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Wednesday, December 23, 2009

This month in history: Bring back Boxing Day

Many Goff & Howard team members are avid history aficionados, and having recently graduated from college with a degree in history, I have decided to share Goff & Howard’s love for history with you each month. I hope you’ll indulge this momentary change of pace from our normal industry-related topics.

Boxing Day, which falls on December 26, is a holiday that has always perplexed me. The holiday seems to have been misnamed, because contrary to my belief as a little kid, it is not a day full of boxing matches. This holiday season, I pledge to unearth the meaning of this mysterious holiday.

Although the exact origin of Boxing Day is unknown, the holiday stems from an old tradition begun by the British elite. The day after Christmas, members of the upper class would give small gifts and money to their servants. The holiday got its name from the earthenware boxes in which the servants would receive their gifts.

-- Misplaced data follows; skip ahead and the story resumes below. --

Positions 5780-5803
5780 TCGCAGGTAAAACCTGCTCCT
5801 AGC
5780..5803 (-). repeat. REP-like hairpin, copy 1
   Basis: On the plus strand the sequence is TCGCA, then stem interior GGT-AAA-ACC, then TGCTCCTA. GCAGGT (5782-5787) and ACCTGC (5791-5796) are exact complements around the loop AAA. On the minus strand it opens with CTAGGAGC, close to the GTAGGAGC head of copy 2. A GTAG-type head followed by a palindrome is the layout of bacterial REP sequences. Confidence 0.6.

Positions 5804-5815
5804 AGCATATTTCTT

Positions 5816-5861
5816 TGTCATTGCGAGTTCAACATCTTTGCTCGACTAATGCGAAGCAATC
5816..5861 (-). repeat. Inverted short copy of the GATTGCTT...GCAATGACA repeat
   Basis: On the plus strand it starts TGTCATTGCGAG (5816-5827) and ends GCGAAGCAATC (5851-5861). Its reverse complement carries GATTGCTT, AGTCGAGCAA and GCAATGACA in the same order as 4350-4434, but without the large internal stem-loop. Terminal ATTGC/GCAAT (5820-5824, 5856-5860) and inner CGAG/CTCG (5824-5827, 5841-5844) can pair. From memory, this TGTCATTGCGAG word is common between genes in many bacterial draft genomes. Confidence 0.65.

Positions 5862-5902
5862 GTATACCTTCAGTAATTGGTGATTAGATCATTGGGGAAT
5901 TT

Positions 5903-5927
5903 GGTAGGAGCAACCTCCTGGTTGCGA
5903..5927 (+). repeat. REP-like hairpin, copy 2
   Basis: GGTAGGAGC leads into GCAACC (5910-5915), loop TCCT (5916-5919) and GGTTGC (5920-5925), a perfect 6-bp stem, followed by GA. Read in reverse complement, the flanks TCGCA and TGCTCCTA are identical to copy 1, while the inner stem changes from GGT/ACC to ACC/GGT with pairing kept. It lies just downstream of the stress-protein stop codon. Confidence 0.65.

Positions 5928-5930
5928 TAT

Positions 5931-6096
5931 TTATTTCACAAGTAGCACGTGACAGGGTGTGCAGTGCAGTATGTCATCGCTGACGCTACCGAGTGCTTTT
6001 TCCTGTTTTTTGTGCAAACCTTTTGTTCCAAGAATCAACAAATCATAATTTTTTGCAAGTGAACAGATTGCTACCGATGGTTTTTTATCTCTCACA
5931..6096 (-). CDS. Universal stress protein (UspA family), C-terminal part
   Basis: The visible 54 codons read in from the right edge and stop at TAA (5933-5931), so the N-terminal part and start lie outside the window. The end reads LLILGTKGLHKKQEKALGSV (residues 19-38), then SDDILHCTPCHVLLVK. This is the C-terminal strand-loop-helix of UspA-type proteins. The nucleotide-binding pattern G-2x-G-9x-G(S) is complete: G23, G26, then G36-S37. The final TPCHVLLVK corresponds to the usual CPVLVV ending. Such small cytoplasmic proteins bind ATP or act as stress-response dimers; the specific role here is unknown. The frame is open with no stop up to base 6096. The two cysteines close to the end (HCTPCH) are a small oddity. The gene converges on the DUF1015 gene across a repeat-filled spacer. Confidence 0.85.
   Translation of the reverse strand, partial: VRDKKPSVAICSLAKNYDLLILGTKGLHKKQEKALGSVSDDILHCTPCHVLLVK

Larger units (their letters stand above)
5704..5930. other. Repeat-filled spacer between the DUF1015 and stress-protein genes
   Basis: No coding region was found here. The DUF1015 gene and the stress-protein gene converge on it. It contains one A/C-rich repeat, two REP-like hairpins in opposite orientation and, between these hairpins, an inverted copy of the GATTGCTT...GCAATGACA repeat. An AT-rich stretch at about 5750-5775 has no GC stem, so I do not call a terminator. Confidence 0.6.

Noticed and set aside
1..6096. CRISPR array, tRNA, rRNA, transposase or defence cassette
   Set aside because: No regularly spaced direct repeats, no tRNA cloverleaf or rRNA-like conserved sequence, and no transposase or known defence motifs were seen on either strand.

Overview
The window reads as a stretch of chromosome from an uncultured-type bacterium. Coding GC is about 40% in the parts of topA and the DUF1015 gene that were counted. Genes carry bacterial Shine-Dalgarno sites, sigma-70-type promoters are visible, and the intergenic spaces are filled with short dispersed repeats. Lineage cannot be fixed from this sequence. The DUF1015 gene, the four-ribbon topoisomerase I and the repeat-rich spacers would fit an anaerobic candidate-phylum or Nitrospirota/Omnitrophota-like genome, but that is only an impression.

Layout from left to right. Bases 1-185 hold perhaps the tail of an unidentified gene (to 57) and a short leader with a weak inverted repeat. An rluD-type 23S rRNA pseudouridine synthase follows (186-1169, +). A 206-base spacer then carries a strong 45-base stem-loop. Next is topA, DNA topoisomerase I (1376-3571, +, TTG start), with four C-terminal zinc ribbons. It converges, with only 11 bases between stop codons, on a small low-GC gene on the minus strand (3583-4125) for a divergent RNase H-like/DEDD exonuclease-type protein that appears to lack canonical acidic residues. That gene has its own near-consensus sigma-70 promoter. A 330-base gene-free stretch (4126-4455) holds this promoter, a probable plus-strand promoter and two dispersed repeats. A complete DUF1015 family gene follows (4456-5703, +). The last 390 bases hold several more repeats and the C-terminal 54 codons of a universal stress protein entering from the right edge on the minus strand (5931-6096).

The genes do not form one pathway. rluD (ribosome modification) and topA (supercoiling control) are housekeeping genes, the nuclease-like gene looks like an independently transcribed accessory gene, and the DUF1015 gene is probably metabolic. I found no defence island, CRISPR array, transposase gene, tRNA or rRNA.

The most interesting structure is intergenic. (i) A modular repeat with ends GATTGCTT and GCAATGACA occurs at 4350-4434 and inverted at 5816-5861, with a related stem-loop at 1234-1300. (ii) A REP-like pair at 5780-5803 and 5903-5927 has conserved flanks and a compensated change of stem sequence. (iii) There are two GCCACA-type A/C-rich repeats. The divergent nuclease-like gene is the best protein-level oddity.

Boxing Day, which was originally meant to preserve class lines, has transformed into a more modern philanthropic day in which people donate money to charities. The holiday is officially celebrated in the United Kingdom, Australia, Canada, Germany, Greenland, and New Zealand. The United States also observed Boxing Day before declaring independence from Britain and renouncing all traditional British holidays.

I think it’s about time we start celebrating Boxing Day again. This holiday season, charitable giving in the United States has decreased while demand for services has more than doubled for some nonprofits. So, please join me in donating much needed money, food or gifts to your favorite charity on December 26.